Then, Cecil County Commissioners’ 9/6/11 meeting minutes show approval of several county-posted “request for proposal” monetary awards totaling $126,936 paid to Project Crossroad for three projects, for “disruptive youths,” “life skills,” and “out of school” youths in Elkton.

In all, both tallies total $309,504 in taxpayer funds to the organization/s in just the past year.

Beth Creek, executive director of Project Crossroad, told Cecil Times that the organization has helped “500 youths” during its existence and she questioned the county budget tally of its accumulated grant funding in the past nearly two years, but did not offer contrary accountings.

Federal IRS documents and the Guidestar online charity tracking website show no listings for Project Crossroad, and Creek said the group was in the process of changing its federal non-profit status from the “Daddy Does” listing to its newer Project Crossroad identity. She said that Project Crossroad was a “division” of “Daddy Does” during its previous funding receipts. Those federal records show the organization was founded in 2010, with a Hockessin, DE address. The only federal report of its finances on file shows only $8,225 in income, for 2010, and did not list any government grants as income.

While Kossak is listed on the federal filings as president of the organization, Creek said he is no longer the president of the group but remains active as a youth “counselor” and speaker for the organization.

[UPDATE: County Social Services officials have advised county officials inquiring about Project Crossroad/Daddy Does that the organization(s) received $210,616 in Fiscal 2012 through the county’s “Local Management Board” which oversees and dispenses human services spending and grants. That money was funneled from the Governor’s Office for Children.]

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6 Responses to Casino Grant Requests: Church, Con-Man’s Charity Seek $ from Cecil County Impact Aid

  1. Tracey Sampson on July 6, 2012 at 9:10 pm

    Why is a church, which is doing nothing for the community, being given money. Churches pay no property taxes but want a piece of the casino pie. Perhaps we need to see who is in the congregation.

  2. Larry on July 8, 2012 at 10:22 am

    I don’t understand why so much money has been given to this new organization that was only in the county a short time before it started getting grant money from the Social Services. What is the connection there? We have many fine community groups that have served Cecil County for many, many years that beg for money so they can do good deeds and they get nothing. But this man who went to prison for cheating people gets our tax dollars? This smells bad, in my opinion.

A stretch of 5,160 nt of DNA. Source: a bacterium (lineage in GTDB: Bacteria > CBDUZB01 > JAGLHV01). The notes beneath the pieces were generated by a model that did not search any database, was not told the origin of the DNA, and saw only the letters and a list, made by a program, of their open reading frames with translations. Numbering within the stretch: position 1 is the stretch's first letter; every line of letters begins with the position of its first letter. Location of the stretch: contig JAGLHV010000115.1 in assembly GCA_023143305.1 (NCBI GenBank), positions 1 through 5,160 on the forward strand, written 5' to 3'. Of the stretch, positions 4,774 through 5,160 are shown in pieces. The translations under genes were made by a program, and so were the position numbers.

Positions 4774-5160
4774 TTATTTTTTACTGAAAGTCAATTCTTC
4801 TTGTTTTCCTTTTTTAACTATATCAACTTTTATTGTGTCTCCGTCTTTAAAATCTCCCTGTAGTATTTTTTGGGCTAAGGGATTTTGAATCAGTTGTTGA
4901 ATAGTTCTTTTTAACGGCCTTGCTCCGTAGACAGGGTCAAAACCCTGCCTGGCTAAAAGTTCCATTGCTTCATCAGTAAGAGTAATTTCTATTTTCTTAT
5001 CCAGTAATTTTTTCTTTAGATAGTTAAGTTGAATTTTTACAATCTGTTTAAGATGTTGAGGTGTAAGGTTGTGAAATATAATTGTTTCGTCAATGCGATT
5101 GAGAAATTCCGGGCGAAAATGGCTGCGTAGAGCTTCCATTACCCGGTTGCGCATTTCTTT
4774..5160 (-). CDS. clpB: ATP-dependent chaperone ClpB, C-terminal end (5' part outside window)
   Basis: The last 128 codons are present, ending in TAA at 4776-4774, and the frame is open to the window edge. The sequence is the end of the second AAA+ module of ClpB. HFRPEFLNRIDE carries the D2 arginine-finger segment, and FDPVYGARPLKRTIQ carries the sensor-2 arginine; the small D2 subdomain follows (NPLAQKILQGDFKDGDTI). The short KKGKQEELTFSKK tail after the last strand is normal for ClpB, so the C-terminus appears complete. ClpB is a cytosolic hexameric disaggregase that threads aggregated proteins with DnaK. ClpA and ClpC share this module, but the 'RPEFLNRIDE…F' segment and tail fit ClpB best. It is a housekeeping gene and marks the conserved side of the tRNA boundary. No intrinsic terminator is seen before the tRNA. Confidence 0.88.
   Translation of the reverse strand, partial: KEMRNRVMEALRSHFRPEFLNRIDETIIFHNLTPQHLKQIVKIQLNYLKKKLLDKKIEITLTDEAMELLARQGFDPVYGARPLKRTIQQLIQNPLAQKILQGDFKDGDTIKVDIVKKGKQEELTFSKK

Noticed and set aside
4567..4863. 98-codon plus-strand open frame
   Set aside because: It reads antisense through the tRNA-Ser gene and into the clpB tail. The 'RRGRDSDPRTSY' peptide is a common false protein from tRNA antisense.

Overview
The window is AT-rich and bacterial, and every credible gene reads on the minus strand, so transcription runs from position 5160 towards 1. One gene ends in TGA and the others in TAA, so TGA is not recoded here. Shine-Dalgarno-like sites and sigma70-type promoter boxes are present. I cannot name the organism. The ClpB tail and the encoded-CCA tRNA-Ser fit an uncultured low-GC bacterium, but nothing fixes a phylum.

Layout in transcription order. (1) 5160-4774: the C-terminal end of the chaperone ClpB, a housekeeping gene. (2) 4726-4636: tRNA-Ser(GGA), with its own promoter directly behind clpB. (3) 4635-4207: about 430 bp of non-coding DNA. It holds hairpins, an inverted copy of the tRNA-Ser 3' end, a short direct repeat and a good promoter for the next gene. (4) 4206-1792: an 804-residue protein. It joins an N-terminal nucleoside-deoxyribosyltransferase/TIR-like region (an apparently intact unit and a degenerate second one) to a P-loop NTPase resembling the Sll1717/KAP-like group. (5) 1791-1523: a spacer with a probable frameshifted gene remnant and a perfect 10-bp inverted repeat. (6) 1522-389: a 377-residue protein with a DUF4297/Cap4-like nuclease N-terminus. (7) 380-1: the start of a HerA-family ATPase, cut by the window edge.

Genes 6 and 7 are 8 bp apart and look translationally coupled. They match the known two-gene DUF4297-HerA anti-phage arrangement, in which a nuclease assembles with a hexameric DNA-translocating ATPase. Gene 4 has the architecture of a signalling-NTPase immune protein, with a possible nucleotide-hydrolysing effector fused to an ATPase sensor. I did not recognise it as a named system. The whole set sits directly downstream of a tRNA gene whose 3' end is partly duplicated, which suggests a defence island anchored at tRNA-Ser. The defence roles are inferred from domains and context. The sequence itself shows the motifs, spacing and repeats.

• Broomless on July 8, 2012 at 10:55 am

      Let your County Commissionrs know tomorrow. They vote Tuesday mornng.

  3. Mrs. H on July 9, 2012 at 10:40 am

    Project Crossroad does incredible work, filling a need in this community that no other group was willing to address. They help high risk youth earn a GED, teach life skills to troubled teens, and invest many (unpaid) hours finding ways to help keep kids off the streets. Check out what all they do before you pass judgment. People can learn from their mistakes – especially ones that result in sitting in a federal prison. I just hope this hatchet piece doesn’t result in funding and services being taken away from the youth of our County! Tell me, Ms. Schwerzler, do you plan to fill the void if you succeed in getting their funding eliminated?

  4. lauren on July 12, 2012 at 10:24 am

    The local library system has excellent GED resources and great programs that help keep kids off the street.

  5. Ron Lobos on July 14, 2012 at 6:39 am

    Wouldn’t it be refreshing to have some of this money used to create jobs for our youth? If you give a youth a job, that keeps him off of the street where he is susceptible to the temptations of drugs and violence. At the same time, they are taught a work ethic and cultivate the hunger to make something out of their lives. This would achieve three goals instead of just one and gives all of our youth an equal opportunity to benefit from this grant money. I guess this just makes too much common sense.